In general, women taking medications for breast cancer risk reduction are less likely to experience a VTE if they are younger and have no other predisposition to thromboembolic events. Women with a personal or family history of venous thromboembolism are at higher risk for these adverse effects.Women without a uterus are not at risk for tamoxifen-related endometrial cancer. Women with a uterus should have a baseline gynecologic examination prior to starting tamoxifen, with regular followup after the end of treatment.

Medications for Breast Cancer Risk Reduction

Selective estrogen receptor modulators (tamoxifen and raloxifene) have been shown to reduce the incidence of invasive breast cancer in several randomized, controlled trials. Tamoxifen has been approved for this use in women aged 35 years or older, and raloxifene has been approved for this use in postmenopausal women.The usual daily doses for tamoxifen and raloxifene are 20 mg and 60 mg, respectively, for 5 years. Aromatase inhibitors (exemestane) have not been approved by the FDA for this indication and are therefore beyond the scope of this recommendation.Tamoxifen is not recommended for use in combination with hormone therapy or hormonal contraception or in women who are pregnant, those who may become pregnant, or breastfeeding mothers.

Other Approaches to Prevention

The USPSTF recommendation on risk assessment, genetic counseling, and genetic testing for BRCA-related cancer can be found at www.uspreventiveservicestaskforce.org. Clinical trials of tamoxifen and raloxifene have not been conducted specifically in women who are BRCA mutation carriers.

Other Resources

The National Cancer Institute provides information about potential ways to prevent cancer, including lifestyle and diet changes (available at www.cancer.gov/cancertopics/pdq/prevention/breast/Patient and www.cdc.gov/cancer/breast/basic_info/prevention.htm). The USPSTF does not endorse any particular risk prediction model. However, the BCPT model (www.cancer.gov/bcrisktool) and the BCSC model (https://tools.bcsc-scc.org/BC5yearRisk) can be used by clinicians and patients as part of the process of shared, informed decision making. Both models have been calibrated in U.S. populations.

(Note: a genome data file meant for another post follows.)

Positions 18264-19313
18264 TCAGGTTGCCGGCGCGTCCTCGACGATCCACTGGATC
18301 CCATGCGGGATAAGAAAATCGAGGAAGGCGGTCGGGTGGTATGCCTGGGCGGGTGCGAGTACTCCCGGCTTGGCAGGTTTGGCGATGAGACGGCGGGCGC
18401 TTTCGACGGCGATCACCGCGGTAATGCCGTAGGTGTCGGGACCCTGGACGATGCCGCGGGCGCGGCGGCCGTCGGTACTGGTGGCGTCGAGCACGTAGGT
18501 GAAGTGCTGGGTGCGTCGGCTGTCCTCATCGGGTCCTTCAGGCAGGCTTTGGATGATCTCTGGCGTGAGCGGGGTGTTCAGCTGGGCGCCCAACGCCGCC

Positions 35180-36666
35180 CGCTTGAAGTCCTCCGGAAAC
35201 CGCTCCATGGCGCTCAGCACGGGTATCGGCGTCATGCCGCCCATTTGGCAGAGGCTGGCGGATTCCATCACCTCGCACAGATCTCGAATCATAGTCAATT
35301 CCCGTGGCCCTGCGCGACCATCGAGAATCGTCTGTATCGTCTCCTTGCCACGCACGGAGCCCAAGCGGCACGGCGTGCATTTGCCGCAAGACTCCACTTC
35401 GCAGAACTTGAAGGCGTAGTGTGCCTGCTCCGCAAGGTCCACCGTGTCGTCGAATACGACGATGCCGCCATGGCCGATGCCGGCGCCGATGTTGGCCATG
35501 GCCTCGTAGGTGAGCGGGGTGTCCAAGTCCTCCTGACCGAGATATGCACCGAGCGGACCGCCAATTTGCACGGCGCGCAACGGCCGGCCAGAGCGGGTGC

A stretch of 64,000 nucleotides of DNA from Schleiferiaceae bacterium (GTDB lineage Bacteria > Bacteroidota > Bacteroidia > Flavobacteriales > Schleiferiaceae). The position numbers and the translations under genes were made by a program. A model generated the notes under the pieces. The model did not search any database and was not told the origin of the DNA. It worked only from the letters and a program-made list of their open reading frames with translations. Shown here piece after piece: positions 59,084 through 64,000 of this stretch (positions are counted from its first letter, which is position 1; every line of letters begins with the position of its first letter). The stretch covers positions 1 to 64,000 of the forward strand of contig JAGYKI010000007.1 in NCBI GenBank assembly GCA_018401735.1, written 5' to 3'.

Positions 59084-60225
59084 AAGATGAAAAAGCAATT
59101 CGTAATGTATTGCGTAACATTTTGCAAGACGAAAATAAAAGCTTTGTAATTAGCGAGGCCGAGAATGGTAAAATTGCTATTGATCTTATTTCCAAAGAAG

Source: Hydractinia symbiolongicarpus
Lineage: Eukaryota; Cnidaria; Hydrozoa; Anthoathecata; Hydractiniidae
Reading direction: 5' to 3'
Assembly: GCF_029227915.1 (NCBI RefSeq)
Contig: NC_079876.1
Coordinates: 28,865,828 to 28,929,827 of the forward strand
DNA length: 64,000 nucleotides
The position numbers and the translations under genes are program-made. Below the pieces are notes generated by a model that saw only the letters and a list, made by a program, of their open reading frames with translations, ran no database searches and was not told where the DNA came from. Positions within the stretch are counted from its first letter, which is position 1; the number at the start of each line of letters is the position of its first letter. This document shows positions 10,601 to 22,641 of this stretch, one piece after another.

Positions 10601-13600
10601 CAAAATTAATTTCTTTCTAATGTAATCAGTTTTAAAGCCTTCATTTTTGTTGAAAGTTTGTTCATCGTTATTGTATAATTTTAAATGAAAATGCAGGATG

Other Considerations

Implementation

In order to identify patients for whom the potential benefits of risk-reducing medications could outweigh potential risks, clinicians should first identify patients who may be at increased risk for breast cancer (see Assessment of Breast Cancer Risk). Clinicians may use this opportunity to educate all women about their risk for developing breast cancer; studies have shown that women tend to overestimate their individual breast cancer risk. For women whose 5-year projected risk for breast cancer is 3% or greater, clinicians should identify those for whom the potential benefits of risk-reducing medications may outweigh the potential risks. In doing so, clinicians should consider the woman's age, comorbid conditions, presence of uterus, and risks for thromboembolic or medication-related adverse events. Clinicians may refer to risk–benefit tables to complement clinical assessment (Figures 2-5).Clinicians should clearly discuss the potential benefits and risks of risk-reducing medications with women for whom the former may outweigh the latter. Clinicians should then strive to ensure that patients make a fully informed decision that incorporates their personal values and preferences, including their concerns about breast cancer and specific medication-related adverse events.